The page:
Frederick remembers 'March to History'

2013-04-01T03:00:00Z Frederick remembers 'March to History'Thomas Grant Jr., T&D Senior Sports Writer The Times and Democrat

Los Angeles Lakers’ former players and fans were relieved this past Wednesday to see the Miami Heat fall short of surpassing their team’s 42-year-old National Basketball Association record of 33 consecutive victories.

Over in St. Matthews, the Heat’s pursuit of history conjured up proud memories of a similar winning streak which lasted three times as long and shattered the old S.C. High School League record which stood for 48 years.

From Dec. 28, 2005 to Dec. 15, 2008, the Calhoun County High School boys’ basketball team won 81 consecutive games. In breaking the previous mark of 65 set by Hannah High School from 1957-60, the Saints defeated over 40 different programs in classifications ranging from Class A to as high as Class 5-A in three different states and in the process claimed three consecutive state championships and two Holiday tournaments titles.

While Calhoun County’s “March to History” did not garner the national attention which enveloped Miami, head coach Zam Fredrick could empathize with the same pitfalls and challenges faced each time his team entered a gymnasium.

“I sympathize and identify what was happening with (the Heat),” said Fredrick, who was drafted by the Lakers out of the University of South Carolina. “I kept hearing the comments from LeBron (James) and Dwayne Wade about not really thinking about it and actually, I believe they were telling the truth about it because that is an honest assessment. When you’re playing like that and you’re playing at that level, basically you’re trying to keep the games played at one at a time and trying to do the best you can from one quarter to the next.”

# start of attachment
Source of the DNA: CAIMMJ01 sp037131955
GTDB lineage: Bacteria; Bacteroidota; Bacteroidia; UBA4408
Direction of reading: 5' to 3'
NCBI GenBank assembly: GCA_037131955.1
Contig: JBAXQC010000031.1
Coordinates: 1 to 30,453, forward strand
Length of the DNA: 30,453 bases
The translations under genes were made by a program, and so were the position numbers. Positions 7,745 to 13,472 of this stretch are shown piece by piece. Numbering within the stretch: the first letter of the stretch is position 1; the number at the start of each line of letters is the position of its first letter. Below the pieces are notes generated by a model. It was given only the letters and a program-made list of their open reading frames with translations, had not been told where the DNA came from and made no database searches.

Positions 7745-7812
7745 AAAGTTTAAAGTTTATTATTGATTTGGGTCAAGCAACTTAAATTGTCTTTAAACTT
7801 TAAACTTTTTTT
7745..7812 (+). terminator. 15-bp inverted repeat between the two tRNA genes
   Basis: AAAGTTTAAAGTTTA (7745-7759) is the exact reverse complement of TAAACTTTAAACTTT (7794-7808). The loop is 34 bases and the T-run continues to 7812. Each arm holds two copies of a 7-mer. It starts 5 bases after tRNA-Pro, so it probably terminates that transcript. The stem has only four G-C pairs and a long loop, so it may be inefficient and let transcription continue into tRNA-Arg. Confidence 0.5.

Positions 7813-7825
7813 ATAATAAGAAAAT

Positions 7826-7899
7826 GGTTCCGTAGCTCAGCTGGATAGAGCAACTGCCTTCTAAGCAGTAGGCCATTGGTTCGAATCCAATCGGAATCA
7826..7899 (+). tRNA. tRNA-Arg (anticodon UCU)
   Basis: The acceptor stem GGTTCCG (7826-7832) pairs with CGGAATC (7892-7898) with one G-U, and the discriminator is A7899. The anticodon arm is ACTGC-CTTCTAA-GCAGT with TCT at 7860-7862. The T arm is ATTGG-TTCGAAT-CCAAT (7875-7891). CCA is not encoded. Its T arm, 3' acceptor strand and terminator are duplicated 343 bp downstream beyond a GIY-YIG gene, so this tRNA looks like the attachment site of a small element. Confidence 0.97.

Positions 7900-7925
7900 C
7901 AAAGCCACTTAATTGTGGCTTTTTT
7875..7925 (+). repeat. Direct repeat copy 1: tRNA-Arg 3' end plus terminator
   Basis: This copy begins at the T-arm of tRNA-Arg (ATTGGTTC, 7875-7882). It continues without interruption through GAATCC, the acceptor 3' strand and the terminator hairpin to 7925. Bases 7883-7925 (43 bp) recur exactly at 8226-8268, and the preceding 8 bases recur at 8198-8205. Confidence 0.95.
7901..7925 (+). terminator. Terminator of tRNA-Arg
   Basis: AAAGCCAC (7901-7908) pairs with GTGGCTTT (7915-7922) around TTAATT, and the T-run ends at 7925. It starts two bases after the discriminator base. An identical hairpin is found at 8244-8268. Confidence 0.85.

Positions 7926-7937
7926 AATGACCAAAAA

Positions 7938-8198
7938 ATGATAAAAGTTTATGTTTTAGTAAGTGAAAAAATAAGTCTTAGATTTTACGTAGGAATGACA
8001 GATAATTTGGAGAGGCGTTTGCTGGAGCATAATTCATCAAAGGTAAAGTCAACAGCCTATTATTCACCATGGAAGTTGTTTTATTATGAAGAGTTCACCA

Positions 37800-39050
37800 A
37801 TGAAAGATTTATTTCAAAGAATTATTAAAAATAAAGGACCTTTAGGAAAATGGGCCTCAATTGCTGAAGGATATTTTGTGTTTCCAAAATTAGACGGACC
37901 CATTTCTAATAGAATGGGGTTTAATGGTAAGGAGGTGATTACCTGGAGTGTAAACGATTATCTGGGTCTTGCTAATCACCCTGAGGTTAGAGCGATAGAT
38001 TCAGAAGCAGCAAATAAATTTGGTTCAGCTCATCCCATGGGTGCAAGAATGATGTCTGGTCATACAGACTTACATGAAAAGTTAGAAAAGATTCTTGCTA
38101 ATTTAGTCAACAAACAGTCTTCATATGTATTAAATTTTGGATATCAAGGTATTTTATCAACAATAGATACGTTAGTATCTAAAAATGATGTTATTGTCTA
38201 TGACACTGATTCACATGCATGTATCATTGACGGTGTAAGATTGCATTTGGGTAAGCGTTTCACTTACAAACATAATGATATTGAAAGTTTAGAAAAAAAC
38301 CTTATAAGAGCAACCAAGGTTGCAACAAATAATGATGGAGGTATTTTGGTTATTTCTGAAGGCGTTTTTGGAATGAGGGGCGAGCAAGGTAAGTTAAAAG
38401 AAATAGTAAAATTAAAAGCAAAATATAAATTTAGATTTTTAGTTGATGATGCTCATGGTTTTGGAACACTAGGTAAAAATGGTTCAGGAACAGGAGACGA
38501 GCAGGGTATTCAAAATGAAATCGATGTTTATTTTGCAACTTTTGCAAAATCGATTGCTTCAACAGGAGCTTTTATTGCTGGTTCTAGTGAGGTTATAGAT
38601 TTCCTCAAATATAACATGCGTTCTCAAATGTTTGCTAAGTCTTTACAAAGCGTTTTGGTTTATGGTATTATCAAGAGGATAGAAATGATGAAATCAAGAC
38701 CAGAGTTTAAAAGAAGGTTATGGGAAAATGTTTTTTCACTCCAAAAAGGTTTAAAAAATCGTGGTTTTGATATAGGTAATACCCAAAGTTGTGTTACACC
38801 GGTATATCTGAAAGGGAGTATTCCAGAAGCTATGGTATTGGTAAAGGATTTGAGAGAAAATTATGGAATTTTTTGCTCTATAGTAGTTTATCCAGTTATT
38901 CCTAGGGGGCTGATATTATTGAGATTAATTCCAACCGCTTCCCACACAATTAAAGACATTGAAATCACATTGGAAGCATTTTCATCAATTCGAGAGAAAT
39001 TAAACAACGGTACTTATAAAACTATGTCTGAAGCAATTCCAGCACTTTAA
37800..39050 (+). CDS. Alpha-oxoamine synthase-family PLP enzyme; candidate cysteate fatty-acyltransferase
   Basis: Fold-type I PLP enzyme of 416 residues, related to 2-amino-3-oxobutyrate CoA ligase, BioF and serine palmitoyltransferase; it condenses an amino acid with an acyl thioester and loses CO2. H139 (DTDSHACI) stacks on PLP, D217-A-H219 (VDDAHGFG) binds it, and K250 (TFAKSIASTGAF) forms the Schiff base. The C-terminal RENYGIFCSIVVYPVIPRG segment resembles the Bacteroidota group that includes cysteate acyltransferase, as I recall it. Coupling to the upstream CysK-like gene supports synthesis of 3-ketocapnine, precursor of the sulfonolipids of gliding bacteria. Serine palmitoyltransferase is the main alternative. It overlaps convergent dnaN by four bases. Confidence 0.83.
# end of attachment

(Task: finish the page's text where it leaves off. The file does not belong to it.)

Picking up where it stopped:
“While it’s going on, you try not to think about it because it just adds more pressure to it. You just realize that when you hit the floor that the other teams are going to give you their best shot night in and night out and you’ve got to match that intensity and even try to raise it one in order to keep the streak going.”

Much like Miami, the top-ranked Saints were a target every time they hit the floor. A starting lineup led by future NFL wide receiver Alshon Jeffery, Calhoun County finished the 2005-06 season with 21 straight victories to claim the state title.

All but three of those wins were by double digits, including a 137-21 defeat of Fox Creek. The dominant play continued the following season when the Saints, with Claflin point guard David Glover in the starting lineup, posted their first perfect record in school history.

It was following the 75-48 win over Baptist Hill in the 2007 Class A title game that Fredrick first began to hear talk about “The Streak”.

“After winning the second state championship…it was at that point where everything started to, like after the season is over you start thinking about it and it was (49 games) in a row and you’ve really got a really good squad coming back again, you might have something good going here. I didn’t even know what the state record was at the time. It wasn’t until we started getting closer and it was mentioned that Great Falls had a similar streak (55 games). But it wasn’t until after the second championship that we realized that it was really going to be something special.”

A 79-62 win over Estill (the team which eventually ended the Saints’ winning streak) on Dec. 21, 2007 propelled Calhoun County past Great Falls for the modern era mark. All that stood in the way from the Saints from achieving history was the Orangeburg County Sweet 16 tournament and a return trip to Jacksonville, Fla. for the Martin Luther King Classic.

After three straight wins to final the Sweet 16 final, Calhoun County found themselves trailing at halftime by eight points to then Class A second-ranked Scott’s Branch. The same night the New England Patriots rallied to finish the regular season 16-0, the Saints stormed back for a 56-53 victory to extend the streak to 60.